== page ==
Report: Airlines Hit Hard by Online Fraud
Sindya Bhanoo writes on The Industry Standard:
The airline industry experiences significant online fraud, according to findings released by CyberSource Corporation, a company that offers a hosted fraud management solution for online retailers.
According to the survey, airlines worldwide lost more than $1.4 billion to fraudsters in 2008. The figure amounts to about 1.3% of worldwide airline revenue.
Online fraud can occur in several ways, Bruce Frymire, a spokesperson for CyberSource told The Industry Standard. Generally, fraudsters use stolen credit card information to buy a ticket for themselves, or act as a travel agent, and buy a ticket for someone else. By the time the true card owner reports the theft, the flight has usually been taken and the airlines loses 100% of the revenue, Frymire said.
SCADA Watch: Power Grid is Found Susceptible to Cyber Attack
Robert McMillan writes on ComputerWorld:
An emerging network of intelligent power switches, called the Smart Grid, could be taken down by a cyberattack, according to researchers with IOActive, a Seattle security consultancy.
IOActive researchers have spent the past year testing Smart Grid devices for security vulnerabilities and have discovered a number of flaws that could allow hackers to access the network and cut power, according to Joshua Pennell, IOActive's CEO. Smart Grid devices are small computers that are connected to the power grid, giving customers and power companies better control over the electricity they use. There are about 2 million of these devices currently deployed, but many more are expected to be added in coming years.
The researchers created a computer worm that could quickly spread among Smart Grid devices, many of which use wireless technology to communicate, according to Travis Goodspeed, an independent security consultant who worked with the team. "It spread from one meter to another and then it changed the text in the LCD screen to say 'pwned'," he said. Pwned is hacker-speak meaning "taken over."
In the hands of a malicious hacker, this code could be used to cut power to Smart Grid devices that use a feature called "remote disconnect," which allows power companies to cut a customer's power via the network.
IOActive briefed the U.S. Department of Homeland Security on its findings Monday and is advising the utilities industry to better test the systems before deploying them in the real world.
U.S. Toll in Iraq, Afghanistan
statistics via The Boston Globe (AP)
As of Friday, March 20, 2009, at least 4,260 members of the U.S. military had died in the Iraq war since it began in March 2003, according to an Associated Press count.
The figure includes eight military civilians killed in action. At least 3,425 military personnel died as a result of hostile action, according to the military's numbers.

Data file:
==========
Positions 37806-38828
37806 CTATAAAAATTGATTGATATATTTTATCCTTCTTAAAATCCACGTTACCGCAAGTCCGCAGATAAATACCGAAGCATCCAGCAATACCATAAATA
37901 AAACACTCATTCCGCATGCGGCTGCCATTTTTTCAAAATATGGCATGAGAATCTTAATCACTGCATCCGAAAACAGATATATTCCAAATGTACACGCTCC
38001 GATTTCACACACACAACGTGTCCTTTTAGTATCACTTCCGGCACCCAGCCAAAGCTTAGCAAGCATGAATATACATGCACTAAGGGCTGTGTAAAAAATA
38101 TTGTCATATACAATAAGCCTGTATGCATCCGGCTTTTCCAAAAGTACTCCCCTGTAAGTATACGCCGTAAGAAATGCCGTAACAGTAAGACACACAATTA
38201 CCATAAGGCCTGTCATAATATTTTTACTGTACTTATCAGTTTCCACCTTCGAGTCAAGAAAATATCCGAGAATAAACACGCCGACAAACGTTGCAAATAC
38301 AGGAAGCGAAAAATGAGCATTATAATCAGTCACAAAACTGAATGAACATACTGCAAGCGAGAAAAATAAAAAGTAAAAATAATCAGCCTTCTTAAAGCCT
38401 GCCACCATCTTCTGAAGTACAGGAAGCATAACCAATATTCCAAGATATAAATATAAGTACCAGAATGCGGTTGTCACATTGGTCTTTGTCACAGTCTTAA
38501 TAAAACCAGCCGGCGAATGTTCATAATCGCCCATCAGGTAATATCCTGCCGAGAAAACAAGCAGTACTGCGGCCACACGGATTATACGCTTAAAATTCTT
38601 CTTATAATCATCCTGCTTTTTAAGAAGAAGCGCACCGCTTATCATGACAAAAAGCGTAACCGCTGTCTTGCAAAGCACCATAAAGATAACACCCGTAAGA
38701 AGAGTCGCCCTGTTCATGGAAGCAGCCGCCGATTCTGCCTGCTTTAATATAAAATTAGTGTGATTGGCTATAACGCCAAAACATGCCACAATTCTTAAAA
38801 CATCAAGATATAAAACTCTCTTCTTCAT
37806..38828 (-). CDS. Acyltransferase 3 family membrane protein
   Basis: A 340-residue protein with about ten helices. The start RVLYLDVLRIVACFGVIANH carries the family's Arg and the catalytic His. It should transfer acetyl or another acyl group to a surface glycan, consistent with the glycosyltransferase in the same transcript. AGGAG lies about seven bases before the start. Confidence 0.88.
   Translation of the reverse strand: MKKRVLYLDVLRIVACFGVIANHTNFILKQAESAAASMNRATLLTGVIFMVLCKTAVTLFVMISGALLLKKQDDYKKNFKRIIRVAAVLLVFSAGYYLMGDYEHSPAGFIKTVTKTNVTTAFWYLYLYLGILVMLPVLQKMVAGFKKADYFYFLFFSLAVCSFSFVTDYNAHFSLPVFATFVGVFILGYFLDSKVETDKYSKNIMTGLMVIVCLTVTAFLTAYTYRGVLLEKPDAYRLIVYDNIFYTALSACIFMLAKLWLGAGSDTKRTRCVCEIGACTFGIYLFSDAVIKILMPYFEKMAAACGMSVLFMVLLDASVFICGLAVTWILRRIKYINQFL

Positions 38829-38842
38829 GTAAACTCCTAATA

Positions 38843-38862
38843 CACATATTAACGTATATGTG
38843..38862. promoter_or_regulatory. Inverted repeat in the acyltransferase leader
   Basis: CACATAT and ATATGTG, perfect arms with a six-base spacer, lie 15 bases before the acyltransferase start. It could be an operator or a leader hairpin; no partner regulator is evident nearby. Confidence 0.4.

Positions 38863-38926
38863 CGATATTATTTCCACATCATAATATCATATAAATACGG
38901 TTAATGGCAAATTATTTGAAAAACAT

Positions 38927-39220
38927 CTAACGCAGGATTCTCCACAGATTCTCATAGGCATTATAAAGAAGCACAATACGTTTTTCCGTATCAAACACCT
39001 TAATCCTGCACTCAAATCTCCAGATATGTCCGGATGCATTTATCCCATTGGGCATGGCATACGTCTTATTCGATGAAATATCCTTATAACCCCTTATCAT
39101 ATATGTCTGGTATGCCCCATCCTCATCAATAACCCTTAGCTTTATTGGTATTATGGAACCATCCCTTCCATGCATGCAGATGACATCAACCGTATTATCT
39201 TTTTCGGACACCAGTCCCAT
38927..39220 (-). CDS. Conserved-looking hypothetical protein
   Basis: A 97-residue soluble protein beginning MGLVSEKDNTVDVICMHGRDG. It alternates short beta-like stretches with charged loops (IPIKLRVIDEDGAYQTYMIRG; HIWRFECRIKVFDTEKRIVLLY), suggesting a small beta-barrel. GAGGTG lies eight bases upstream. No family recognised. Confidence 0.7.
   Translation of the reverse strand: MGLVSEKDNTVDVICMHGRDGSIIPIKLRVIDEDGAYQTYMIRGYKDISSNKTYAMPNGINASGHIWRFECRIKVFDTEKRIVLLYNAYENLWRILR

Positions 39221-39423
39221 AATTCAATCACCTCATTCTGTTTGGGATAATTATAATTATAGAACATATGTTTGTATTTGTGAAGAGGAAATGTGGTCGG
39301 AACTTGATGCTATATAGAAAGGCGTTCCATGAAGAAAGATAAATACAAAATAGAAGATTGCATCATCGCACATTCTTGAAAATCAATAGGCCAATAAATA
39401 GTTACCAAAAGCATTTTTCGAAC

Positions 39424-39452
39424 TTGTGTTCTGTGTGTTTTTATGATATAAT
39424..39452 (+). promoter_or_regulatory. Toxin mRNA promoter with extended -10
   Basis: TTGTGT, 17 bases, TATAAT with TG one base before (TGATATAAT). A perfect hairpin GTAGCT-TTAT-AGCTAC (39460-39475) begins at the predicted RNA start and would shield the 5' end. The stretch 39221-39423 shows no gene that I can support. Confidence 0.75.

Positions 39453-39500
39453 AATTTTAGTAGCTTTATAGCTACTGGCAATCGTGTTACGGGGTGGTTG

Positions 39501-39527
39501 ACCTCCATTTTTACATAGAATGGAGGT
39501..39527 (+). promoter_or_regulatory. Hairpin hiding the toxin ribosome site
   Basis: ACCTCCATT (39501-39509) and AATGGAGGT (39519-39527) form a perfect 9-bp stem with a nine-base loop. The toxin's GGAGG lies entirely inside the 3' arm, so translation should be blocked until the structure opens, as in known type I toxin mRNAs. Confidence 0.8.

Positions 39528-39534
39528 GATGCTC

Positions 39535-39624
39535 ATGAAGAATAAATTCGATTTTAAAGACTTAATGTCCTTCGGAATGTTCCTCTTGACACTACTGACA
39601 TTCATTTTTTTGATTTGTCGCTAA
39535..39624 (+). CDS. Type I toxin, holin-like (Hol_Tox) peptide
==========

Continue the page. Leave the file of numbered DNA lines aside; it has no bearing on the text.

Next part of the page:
The AP count is one fewer than the Defense Department's tally, last updated Friday at 10 a.m. EDT.
As of Friday, March 20, 2009, at least 595 members of the U.S. military had died in Afghanistan, Pakistan and Uzbekistan as a result of the U.S. invasion of Afghanistan in late 2001, according to the Defense Department. The department last updated its figures Friday at 10 a.m. EDT.
Of those, the military reports 439 were killed by hostile action.
And as always, the Iraq Coalition Casualty Count
keeps the grim watch on their website here
.Honor the Fallen
Connecticut Man Sentenced for e-Card Scam
Nancy Gohring writes on PC World:
A Connecticut man was sentenced to four years of probation for his role in a phishing scam that tricked America Online subscribers into giving up their credit card numbers.
Thomas Taylor Jr., of West Haven, Connecticut, and his colleagues spammed thousands of AOL subscribers with e-mails that purported to include electronic greeting cards from sites including Hallmark.com and Bluemountain.com. When people tried to view the cards, their computers became infected with a Trojan that prevented them from accessing AOL unless they entered information including their names, addresses, Social Security numbers, credit card numbers and bank account numbers.
Taylor and his co-conspirators used the data to make fake ATM cards, which they used to withdraw cash and buy goods including gaming consoles, laptops and gift cards.
A judge in the U.S. District Court for the District of Connecticut has ordered Taylor to pay US$33,714 to the victims of his scheme. He also must spend the first seven months of his probation in home confinement and perform 200 hours of community service during his probation time.
The Dilemma of 'CODIS Creep' - Genetic Surveillance for All?
Jeffrey Rosen writes on Slate.com: